Grow Fruit Trees
Again apartment dwellers may say they can’t do this but if you have a balcony there are plenty of dwarf versions of fruit trees. If you have a backyard, even better, instead of ornament trees, grow fruit or nut trees.
Pick trees that you know will benefit your family, no point growing oranges if everyone hates them, and also that suit your climate. I long for the day that I can build a big enough hot house to grow bananas, pineapples, avocados and ginger.
You will likely have more fruit than you can manage which leads beautifully into our next point.
Learn to Preserve
Preserving foods when there is an abundance is a fantastic skill to have, even if you are not growing the produce yourself. The first time I made bulk bottles of strawberry jam, it was because I’d got offered 5kg of strawberries that a grower couldn’t sell quick enough.
I made jam and bottled it never having done it before, with none of the right “tools” of the trade. I think the bottles I used were even from the discount store! Surprisingly we a) didn’t die from food poisoning, b) went through all the jars in record time because they were delicious and c) the bottles survived to be used again.
I have since learned a lot more about preserving food, and it is important to understand the health and safety concerns when starting out. It is also something you shouldn’t be afraid of trying, its actually not that hard to do. I have also made yogurt, and cheese and am looking forward to my first attempt at sauerkraut this year. All you’ll need is produce, salt or sugar, and google!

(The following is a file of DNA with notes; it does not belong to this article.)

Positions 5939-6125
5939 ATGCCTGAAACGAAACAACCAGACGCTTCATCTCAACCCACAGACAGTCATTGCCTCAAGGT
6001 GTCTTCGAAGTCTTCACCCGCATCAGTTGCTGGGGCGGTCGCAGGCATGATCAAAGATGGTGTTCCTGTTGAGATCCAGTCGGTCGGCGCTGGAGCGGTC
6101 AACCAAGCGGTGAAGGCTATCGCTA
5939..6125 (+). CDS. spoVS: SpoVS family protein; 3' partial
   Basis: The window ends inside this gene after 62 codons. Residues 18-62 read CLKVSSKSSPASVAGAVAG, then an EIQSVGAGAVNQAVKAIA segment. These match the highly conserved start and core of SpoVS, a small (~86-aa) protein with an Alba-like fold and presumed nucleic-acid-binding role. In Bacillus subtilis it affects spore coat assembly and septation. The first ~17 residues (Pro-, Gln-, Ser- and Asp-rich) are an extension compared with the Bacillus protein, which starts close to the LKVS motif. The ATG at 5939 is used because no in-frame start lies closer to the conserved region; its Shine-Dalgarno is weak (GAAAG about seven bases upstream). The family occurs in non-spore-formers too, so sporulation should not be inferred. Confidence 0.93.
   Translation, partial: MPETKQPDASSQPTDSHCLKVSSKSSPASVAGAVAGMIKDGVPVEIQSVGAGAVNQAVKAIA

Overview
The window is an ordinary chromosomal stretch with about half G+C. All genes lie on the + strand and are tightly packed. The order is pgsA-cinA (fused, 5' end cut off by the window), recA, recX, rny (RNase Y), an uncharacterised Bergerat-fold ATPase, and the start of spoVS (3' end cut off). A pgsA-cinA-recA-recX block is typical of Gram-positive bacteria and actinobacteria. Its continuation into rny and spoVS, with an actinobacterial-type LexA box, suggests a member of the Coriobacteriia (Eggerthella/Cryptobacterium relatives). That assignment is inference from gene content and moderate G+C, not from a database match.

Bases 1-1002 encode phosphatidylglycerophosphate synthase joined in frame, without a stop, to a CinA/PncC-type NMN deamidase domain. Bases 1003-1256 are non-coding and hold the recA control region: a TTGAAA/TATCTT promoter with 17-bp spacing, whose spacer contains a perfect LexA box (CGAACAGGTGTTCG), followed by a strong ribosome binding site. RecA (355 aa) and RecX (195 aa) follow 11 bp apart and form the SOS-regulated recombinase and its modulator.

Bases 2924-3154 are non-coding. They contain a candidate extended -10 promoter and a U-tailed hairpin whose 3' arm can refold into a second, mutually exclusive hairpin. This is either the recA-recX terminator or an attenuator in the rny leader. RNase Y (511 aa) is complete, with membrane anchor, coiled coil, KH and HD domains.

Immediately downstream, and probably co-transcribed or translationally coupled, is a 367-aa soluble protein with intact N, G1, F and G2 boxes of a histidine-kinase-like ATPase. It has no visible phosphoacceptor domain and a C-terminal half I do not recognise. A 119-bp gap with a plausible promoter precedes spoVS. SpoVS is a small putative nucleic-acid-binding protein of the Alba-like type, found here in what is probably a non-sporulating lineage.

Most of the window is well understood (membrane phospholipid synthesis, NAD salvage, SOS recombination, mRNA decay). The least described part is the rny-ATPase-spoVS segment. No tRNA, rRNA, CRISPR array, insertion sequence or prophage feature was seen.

Raise Your Own Meat
Now to my vegan friends, look away, I will never apologise for liking and eating meat. I have eaten meat and game all my life and at 50 I’m not about to stop. If meat is not your thing then I totally understand, it means more for me, so I’ll never try to convince you to change.
Even those in a backyard in suburbia can still raise their own meat. The backyard chicken is the main example, but don’t rule out rabbit or duck meat, which can both be raised in small spaces.
If you are not sure you could stomach these meats head to your local game butcher, most markets have them, buy a rabbit or duck and get cooking. You will be surprised! I grew up eating rabbits and still think of rabbit stew as comfort food.
If you are in suburbia don’t forget to use the offal and skins in your compost. Some people refuse to put meat products in compost but I have always done it with no problems. Just keep it well buried until decomposition. Your soil will love you for it.
Alright suburbanites who say this can’t be done, do you have open land anywhere around where you live? Any open spaces? Who owns the land? Would they agist an animal on it for you?
Ok so not everyone can do this one but certainly, a few can. And growing goats, sheep, cows or pigs is fairly hardcore in terms of food security.
If it's going above and beyond what you are capable of then my next best suggestion is to find a farmer who sells produce by the quarter, half or full carcase. With a good deep freezer, you could buy enough meat for 6 months in one hit. My hot tip for this one is to make sure everything is labelled, there is nothing worse than defrosting a bag of chops only to discover you're now having mince for dinner.
What are you doing to prepare?
Let me know what you are doing to prepare and manage your own food security. I love hearing tips from others about how they are managing their food supplies.